Department to intensify research on savannas in Texas, worldwide
Writer: Kay Ledbetter, 806-677-5608, firstname.lastname@example.org
Contact: Dr. Katy Kavanagh, 979-845-5033, email@example.com
Dr. Thomas Boutton, 979-845-8027, firstname.lastname@example.org
Dr. Bradford Wilcox, 979-458-1899, BWilcox@tamu.edu
COLLEGE STATION – Designation of two endowed positions in the Texas A&M University department of ecosystem science and management are the cornerstone for a new savanna research initiative.
Dr. Tom Boutton, Regents Professor and Texas A&M AgriLife Senior Faculty Fellow in the department, has been awarded the Sid Kyle Endowed Chair in Arid and Semi-Arid Land Biogeochemistry.
Dr. Bradford Wilcox, professor and ecohydrologist in the same department, has been awarded the Sid Kyle Endowed Professor in Semi-Arid and Arid Land Ecohydrology.
These awards were made possible thanks to a generous gift from the estate of Sid and Catherine Kyle, said Dr. Kathleen Kavanagh, department head.
Kavanagh said the creation of the endowed positions is just the first step in strengthening the department’s commitment to savanna research.
“Because savanna ecosystems cover about 20 percent of the land mass of the globe and about 50 percent of Texas, we’ve decided this is an area that we have expertise in and we want to develop it further,” Kavanagh said.
Savannas in Texas were once strongly grass-dominated, but have been experiencing woody plant encroachment during the past century due to livestock grazing, fire suppression and other human activities. Mesquite and juniper species are generally the woody plants that are increasing in Texas savannas and other portions of the southwestern U.S., the researchers said.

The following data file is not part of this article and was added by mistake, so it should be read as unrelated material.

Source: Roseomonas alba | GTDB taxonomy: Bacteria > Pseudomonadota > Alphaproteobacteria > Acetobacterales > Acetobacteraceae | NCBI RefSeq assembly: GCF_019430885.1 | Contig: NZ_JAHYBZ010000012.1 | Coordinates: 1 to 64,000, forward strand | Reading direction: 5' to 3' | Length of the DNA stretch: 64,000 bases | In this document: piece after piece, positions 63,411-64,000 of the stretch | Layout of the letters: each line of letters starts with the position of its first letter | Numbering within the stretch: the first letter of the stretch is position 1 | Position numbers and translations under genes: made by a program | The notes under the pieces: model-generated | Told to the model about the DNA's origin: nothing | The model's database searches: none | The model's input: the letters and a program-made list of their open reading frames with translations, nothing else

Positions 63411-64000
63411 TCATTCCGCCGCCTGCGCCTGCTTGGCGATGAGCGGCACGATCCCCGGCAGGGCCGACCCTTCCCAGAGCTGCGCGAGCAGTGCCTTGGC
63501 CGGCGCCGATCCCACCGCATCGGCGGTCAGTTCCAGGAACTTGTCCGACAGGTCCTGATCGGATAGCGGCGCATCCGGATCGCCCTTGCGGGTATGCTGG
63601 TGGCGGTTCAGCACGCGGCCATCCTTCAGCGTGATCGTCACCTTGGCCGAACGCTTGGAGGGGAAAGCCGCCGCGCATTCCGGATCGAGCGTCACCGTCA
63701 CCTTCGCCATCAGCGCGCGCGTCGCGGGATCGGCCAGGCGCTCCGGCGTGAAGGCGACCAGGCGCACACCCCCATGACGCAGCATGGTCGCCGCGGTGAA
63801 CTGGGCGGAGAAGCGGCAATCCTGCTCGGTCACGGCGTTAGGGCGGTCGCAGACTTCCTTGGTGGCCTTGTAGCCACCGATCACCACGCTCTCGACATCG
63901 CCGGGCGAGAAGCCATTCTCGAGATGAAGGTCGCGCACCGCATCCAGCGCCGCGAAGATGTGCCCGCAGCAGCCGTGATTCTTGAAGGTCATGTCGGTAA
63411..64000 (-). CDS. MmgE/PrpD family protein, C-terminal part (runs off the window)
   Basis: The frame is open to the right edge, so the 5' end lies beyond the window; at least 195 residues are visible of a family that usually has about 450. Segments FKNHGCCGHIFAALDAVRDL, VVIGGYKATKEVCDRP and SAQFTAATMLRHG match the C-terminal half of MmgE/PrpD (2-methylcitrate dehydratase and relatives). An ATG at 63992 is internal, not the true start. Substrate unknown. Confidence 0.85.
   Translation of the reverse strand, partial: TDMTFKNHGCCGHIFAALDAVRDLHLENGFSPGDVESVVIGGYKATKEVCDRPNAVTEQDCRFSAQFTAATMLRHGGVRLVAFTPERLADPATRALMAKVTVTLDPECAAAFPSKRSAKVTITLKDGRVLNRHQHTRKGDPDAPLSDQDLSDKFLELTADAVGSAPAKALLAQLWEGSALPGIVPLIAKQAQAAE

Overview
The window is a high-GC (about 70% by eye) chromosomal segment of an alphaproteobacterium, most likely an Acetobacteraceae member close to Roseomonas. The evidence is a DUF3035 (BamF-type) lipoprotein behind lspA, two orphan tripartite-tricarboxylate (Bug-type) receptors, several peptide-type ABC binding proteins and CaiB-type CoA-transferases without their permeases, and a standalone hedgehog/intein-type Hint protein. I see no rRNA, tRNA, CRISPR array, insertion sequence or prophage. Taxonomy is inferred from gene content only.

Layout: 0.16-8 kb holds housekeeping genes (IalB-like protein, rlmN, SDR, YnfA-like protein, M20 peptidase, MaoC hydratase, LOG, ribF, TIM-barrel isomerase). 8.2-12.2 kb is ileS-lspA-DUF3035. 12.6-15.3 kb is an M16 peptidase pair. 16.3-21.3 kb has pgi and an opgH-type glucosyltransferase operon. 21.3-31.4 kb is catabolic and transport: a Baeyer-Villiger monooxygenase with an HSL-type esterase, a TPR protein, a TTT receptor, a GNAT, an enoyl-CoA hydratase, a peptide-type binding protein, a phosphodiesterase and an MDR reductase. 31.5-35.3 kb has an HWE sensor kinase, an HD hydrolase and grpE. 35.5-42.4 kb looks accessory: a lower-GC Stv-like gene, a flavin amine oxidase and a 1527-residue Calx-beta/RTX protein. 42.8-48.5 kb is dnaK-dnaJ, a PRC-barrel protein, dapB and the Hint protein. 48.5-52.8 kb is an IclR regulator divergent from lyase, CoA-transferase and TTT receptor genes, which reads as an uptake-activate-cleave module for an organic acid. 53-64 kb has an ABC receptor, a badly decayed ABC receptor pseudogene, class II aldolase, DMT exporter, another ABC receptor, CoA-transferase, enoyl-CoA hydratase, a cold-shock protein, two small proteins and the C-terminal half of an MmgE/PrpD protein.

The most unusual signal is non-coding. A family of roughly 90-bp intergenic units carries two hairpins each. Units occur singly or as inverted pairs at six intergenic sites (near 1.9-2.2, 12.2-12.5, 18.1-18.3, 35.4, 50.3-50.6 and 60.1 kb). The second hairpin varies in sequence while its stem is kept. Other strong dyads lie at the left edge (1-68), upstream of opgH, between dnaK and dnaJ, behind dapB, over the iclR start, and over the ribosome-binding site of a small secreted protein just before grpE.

“The more we understand about the science of these ecosystems, the more we will be able to manage them in ways that are beneficial to humans,” Boutton said.
Kavanagh said the change to the relative abundance of grass and woody plants in a savanna can be both beneficial and negative.
“It’s just a different environment, and we need to know how best to adapt to it and thrive in it,” she said. “There are a lot of positives from the wildlife side of things, but not so much on the cattle side if the grass is replaced by too many woody plants. There are tradeoffs. It takes more investment by ranchers to control the brush and it affects productivity.”
Kavanagh said they will work collaboratively with multiple universities, both internationally and nationally, and with Texas A&M AgriLife Research to explore all aspects of the causes and impacts of a shift in the abundance of woody plants since this is a global issue.
“We are increasing our concentration of resources in this area, and these endowed positions are indicative of the level of expertise we have and the investment we are making,” she said. “We see these as the cornerstone of the savanna research initiative.”
Boutton said an important aspect of this research is identifying the changes in the way the ecosystem is operating, “which will help us develop better methodologies to manage woody plant encroachment.”